Take the 2-minute tour ×
Stack Overflow is a question and answer site for professional and enthusiast programmers. It's 100% free, no registration required.

Is there a way to have a common operator for concatenation in Oracle, Postgres and SQL Server.

In Oracle we uses '|', postgres uses '||' and sql server uses '+'.

I've solved the problem in postgres by adding the custom operator '+' to support string concatenation.

Is there a way to add the same operator in Oracle to support string concatenation using the '+' operator.

share|improve this question
All C compilers parse the same syntax, why shouldn't SQL parsers do the same? –  ijw Sep 3 '09 at 13:23
SQL Server and Sybase use the TSQL language and Oracle uses the PL/SQL language. TSQL is different than PL/SQL. –  KM. Sep 3 '09 at 13:39
Yes, but concatenation is part of boring old SQL, not the procedural language that goes with it. It's even defined in ANSI SQL (as ||). T-SQL and PL/SQL (and the others) have SQL DML as a subset, but both of them deviate from the ANSI standard. –  ijw Sep 3 '09 at 14:21
Oracle uses || not | - as defined by the SQL standard –  a_horse_with_no_name Jan 20 at 16:58
@KM: Oracle uses PL/SQL only for stored procedures. Everything else is "SQL". Unlike SQL Server, Oracle makes a clear distinction between the query language (SQL) and the procedural language (PL/SQL) –  a_horse_with_no_name Jan 20 at 16:59

3 Answers 3

You can't overload operators in Oracle. the "+" overload wouldn't work anyway, since Oracle does automatic type conversions ('1'+'1'=2).

The concatenation operator used by Oracle is ||, which is also ANSI-compliant.

There is also the CONCAT function which (as of postgres 9.0 and SQL Server 2012) is supported by all three RDBMSs you need it for.

Note that the Oracle version of CONCAT is not variadic like the other two. If you need to concatenate three or more strings you will need to nest:

share|improve this answer
MySQL supports the CONCAT() function but PostgreSQL and SQL Server don't. At least, not out of the box: they could be built as stored procedures. –  APC Sep 3 '09 at 13:14
The problem is my current project uses '+' as the string concatenation operator in most of the places. It is works with both postgres ans sql server. Now we want the project to work with oracle also. That is why I need '+' to work in Oracle. If it is not working then we have to change most of our code where we uses '+', to a common operator '||' if it works in all the places. I need a solution which will work in the 3 databases without much changes in the existing system –  Arun P Johny Sep 4 '09 at 1:24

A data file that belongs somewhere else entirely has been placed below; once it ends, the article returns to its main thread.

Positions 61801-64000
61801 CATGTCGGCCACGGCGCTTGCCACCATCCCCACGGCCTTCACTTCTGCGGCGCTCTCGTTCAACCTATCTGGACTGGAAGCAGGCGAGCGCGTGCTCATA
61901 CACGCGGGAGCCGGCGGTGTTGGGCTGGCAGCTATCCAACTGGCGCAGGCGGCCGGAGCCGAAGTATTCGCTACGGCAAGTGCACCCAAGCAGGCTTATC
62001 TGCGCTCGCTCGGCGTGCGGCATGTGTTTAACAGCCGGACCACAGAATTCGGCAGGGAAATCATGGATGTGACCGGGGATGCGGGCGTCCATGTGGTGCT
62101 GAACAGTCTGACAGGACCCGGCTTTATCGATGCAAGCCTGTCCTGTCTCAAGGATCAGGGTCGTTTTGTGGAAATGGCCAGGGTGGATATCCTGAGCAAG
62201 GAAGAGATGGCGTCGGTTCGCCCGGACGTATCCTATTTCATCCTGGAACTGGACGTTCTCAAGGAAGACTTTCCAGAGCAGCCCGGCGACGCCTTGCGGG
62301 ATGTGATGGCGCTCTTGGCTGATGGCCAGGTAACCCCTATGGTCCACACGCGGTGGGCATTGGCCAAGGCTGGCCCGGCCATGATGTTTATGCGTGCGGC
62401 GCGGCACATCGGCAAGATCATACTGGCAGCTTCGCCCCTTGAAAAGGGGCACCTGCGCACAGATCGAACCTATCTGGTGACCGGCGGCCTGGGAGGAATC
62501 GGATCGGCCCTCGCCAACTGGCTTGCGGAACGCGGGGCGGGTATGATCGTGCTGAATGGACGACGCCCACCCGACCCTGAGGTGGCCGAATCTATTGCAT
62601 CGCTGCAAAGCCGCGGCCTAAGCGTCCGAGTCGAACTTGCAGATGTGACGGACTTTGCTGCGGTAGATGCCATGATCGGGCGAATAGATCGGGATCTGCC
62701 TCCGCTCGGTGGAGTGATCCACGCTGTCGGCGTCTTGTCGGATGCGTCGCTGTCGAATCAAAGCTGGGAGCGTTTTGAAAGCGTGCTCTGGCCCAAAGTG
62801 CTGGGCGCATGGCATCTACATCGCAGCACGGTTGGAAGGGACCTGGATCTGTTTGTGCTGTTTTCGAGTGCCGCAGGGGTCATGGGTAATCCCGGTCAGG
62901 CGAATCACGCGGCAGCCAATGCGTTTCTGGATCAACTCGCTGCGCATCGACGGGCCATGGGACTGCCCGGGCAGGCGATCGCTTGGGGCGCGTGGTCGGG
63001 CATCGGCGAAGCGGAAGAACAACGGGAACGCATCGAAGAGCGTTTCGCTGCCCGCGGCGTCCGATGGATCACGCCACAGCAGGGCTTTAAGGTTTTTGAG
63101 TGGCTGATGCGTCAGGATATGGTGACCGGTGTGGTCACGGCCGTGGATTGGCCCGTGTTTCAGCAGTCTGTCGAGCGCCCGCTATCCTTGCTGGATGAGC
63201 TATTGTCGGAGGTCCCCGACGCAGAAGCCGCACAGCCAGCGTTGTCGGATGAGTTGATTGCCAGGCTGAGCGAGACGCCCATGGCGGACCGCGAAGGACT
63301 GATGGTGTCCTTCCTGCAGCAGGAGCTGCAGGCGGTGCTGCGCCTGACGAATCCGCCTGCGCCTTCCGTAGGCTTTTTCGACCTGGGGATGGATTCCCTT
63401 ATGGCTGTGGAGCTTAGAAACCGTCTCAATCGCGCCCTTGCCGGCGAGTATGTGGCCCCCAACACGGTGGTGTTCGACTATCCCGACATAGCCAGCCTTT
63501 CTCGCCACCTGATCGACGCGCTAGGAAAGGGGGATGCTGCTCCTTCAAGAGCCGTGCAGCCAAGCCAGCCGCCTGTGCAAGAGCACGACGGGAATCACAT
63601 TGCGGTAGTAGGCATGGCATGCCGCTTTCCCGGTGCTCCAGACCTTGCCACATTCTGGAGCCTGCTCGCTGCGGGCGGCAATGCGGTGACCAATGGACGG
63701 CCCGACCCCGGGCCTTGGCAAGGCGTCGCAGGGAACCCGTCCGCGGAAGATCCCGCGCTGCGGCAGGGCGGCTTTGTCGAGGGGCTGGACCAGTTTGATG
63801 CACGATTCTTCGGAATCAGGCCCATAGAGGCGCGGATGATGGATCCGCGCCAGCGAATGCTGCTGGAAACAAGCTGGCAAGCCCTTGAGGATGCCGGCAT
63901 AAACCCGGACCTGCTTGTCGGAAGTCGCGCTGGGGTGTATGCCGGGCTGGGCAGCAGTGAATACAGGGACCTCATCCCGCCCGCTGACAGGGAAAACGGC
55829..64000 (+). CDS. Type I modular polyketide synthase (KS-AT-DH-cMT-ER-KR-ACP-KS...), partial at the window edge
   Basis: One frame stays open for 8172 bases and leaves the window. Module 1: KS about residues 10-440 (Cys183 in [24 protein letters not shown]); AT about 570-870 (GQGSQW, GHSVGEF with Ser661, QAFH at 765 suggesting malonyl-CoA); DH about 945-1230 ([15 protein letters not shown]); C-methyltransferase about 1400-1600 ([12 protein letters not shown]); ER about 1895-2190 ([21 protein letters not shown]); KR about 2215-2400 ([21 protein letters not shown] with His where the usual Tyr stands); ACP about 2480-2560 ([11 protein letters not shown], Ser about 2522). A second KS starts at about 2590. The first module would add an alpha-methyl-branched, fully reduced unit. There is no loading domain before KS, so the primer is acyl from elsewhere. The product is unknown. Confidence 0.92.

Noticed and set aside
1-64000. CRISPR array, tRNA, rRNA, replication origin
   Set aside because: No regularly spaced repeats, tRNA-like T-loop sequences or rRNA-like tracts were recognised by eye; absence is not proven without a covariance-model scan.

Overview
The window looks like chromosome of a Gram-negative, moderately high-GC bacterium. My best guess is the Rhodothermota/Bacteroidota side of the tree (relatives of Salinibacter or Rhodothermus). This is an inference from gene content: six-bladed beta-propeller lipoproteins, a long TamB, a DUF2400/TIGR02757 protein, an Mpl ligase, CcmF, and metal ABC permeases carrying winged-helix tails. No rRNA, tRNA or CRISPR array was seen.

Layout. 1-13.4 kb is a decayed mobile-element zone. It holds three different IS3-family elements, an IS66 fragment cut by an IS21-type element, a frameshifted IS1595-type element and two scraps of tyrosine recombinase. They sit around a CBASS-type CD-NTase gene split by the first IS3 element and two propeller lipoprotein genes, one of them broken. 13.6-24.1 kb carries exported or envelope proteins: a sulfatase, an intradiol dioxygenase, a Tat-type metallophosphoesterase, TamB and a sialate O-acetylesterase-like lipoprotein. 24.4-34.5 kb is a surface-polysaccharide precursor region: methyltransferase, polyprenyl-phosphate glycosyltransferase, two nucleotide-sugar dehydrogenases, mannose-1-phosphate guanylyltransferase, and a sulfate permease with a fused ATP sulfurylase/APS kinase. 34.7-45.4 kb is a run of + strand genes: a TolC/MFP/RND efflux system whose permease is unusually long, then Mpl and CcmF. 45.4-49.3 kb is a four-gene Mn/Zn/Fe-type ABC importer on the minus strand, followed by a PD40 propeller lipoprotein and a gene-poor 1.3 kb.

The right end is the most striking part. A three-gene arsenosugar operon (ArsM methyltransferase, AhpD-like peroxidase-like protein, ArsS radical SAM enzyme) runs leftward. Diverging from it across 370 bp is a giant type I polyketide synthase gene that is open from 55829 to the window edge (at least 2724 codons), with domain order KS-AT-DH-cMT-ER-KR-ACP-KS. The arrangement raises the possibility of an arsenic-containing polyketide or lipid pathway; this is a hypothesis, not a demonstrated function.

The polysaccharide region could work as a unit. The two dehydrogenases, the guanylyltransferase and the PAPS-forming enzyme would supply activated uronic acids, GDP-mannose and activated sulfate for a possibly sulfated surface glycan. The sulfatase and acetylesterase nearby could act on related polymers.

This function is also available in PostgreSQL 9 : postgresql.org/docs/9.1/static/functions-string.html –  FGM Nov 22 '13 at 16:10

|| is the SQL Standard concatenation operator (see SQL 2008: 5.2). Use that, and complain if it doesn't work in the system you're using ;-)

Seriously though, you should make other systems use ||, not +. Not only is it more standard, but it's easier to accidentally cause confusion if you use +, especially if any types have to be inferred or and implicit casts are happening.

Consider: '5' + 2

If the system you're using doesn't throw an error on that one, and + means both plus and concatenation, you might be in for some confusing results.

share|improve this answer
So, Microsoft don't support the same standard as everyone else, and he should complain to MS and tell them to change their ways. Yeah, that'll work... ;-) –  ijw Sep 4 '09 at 14:26
@ijw, Or simply "upgrade" to a better database :) –  Cerin Aug 22 '14 at 18:01

'||' certainly works in Oracle, though not apparently SQL Server. (For those who come after us, here's a rosetta stone for SQL: SQL Dialects Reference)

If you're fixing up SQL scripts, I would consider the following solution:


sql-shell-command < sql-file.sql

(sql-file contains '+' operators)


ansi-sql-shell-command < sql-file.sql

sed -e 's/||/\+/' < sql-file.sql | ms-sql-shell-command

(sql-file contains '||' operators, you'd have to convert your files)

The idea is that you start with SQL in one format, and for the special case, you run a filter over it to transform it to the other format. Theoretically, you could turn all '+'es into '||'s, but since a good proportion of those might be numeric-add rather than string-concatenation, that's unlikely to work as well.

The complexity of your filter depends on what you're doing. If you have arbitrary data in your SQL, then you'd have to get it to avoid substituting in strings. But if you're setting up views it'll probably be fine.

You could use the same technique in programs where the SQL is in strings - write a function in the program to turn it from one form to the other.

share|improve this answer
will not work on sql sever –  KM. Sep 3 '09 at 13:15
The link doesn't seem to work... =( –  Will Marcouiller Sep 3 '09 at 13:34
@Will, afer my edit, the link works now –  KM. Sep 3 '09 at 13:48
+1, that link is great! –  KM. Sep 3 '09 at 13:49
Thanks for that great link. –  Daniel Goldfarb Oct 4 '13 at 14:19

Your Answer


By posting your answer, you agree to the privacy policy and terms of service.

Not the answer you're looking for? Browse other questions tagged or ask your own question.